In my one of my past posts, I spoke about the negative effect that labels have on mental illness. Let’s further the discussion, how much of an effect do labels, roles, and expectations have on people’s behavior? Philip Zimbardo, an American psychologist and professor, explored that particular situation in his famous Stanford Prison Experiment.
The Stanford Prison Experiment was a study of the psychological effects of becoming a prison and prison guard. It was conducted at Stanford University from August 14-20, 1971 in the basement of the psychology department. Twenty-four out of seventy males, who responded to the study advertisement, were selected to take on randomly assigned roles of prison and prison guard. The experiment went beyond Zimbardo’s expectations, as the guards enforced authoritarian measures and subjected some prisoners to psychological torture. Many of the prisoners passively accepted the abuse and harassed other prisoners for trying to prevent it.
The results of the experiment favored that the situation, rather than the individual personalities caused the participants’ behavior. Under this analysis, the results lined up with Zimbardo’s former high school friend Stanley Milgram’s experiment on obedience.
Reading and researching these experiments made me think of how self-prophecy can be brought about by unfavorable conditions. One example, there are unwritten expectations for children who live in the inner city to grow up to become gang members, drug dealers, and shady people in general. When children internalize these expectations, they are likely to become them and stay in their dangerous neighborhood rather than escape it.
In high school, there was a bodacious red-head whom many students called easy and a slut because she dated many guys, even though she didn’t sleep with them. I admit I called her names because everyone did it and out of envy. Growing up, she and I had friends in common, which often led me to hearing stories about her. People who were close to her told me she became the person that everyone expected, “easy.” I was surprised because I thought she would be the opposite since she was harassed so much in high school. If she was surrounded by more supportive and compassionate students, would she still have fulfilled her self-prophecy? Not sure.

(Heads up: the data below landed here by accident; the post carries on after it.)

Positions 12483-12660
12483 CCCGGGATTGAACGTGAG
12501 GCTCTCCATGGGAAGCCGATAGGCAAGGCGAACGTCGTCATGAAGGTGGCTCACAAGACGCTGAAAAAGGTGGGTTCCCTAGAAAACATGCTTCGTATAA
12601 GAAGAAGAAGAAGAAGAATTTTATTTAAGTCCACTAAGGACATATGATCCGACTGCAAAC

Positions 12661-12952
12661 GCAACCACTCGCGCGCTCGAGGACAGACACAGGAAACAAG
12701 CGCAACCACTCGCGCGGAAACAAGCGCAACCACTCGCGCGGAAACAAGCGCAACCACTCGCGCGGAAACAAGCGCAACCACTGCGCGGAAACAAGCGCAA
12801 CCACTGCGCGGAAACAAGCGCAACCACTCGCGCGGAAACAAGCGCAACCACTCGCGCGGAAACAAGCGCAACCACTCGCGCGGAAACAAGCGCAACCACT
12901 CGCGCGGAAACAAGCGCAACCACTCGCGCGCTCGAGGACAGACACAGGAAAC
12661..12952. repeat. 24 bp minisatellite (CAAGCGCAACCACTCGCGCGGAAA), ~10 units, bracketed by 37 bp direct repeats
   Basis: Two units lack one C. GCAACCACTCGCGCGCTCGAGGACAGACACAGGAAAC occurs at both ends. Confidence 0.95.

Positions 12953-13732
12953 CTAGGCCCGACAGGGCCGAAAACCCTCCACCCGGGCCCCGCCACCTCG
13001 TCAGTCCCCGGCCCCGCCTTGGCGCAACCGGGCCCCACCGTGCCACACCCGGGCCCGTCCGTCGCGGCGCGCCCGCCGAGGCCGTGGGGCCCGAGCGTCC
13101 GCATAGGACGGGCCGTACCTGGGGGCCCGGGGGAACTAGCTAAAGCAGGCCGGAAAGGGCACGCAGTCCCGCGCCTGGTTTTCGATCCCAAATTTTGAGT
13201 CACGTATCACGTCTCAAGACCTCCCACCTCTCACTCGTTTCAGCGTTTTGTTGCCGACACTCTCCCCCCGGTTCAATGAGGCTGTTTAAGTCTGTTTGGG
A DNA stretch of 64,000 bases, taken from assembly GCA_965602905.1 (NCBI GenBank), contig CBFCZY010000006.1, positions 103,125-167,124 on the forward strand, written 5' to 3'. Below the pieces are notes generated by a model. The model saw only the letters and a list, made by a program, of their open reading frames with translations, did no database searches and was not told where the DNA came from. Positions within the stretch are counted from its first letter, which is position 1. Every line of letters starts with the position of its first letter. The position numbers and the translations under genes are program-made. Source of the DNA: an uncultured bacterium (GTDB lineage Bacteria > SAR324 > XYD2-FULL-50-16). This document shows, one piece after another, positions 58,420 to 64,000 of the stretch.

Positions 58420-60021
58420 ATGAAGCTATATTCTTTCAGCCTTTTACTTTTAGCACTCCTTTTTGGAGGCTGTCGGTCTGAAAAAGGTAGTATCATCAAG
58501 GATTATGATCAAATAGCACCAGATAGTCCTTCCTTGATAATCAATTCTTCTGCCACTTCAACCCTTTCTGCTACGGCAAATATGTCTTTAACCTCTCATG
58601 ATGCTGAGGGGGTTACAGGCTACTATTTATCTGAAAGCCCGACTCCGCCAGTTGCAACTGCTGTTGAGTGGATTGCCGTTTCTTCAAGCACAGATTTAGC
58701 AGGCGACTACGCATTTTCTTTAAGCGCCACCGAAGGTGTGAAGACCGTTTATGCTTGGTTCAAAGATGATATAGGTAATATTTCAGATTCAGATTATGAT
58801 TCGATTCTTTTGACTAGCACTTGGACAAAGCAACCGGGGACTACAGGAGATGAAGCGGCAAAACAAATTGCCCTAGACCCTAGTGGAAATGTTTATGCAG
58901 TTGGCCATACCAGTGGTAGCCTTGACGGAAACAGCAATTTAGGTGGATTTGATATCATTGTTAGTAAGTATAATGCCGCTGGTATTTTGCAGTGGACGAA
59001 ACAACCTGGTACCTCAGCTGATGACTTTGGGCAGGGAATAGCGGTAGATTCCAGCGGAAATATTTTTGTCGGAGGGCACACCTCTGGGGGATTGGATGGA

Environment, as shown from the experiments of Milgram and Zimbardo, is a powerful force. There are people though, such as Malala Yousafzai, a Pakistani activist for female education, and Ben Carson, the first surgeon to separate conjoined twins joined at the head, who grew up in rough areas but became successful leaders.
If I was a participant in Milgram and Zimbardo’s experiments; would have I succumbed to the controlled situation? I hope not. As much as I rebel against the status quo and question authority, I wonder if I’m just a sheep like everyone else.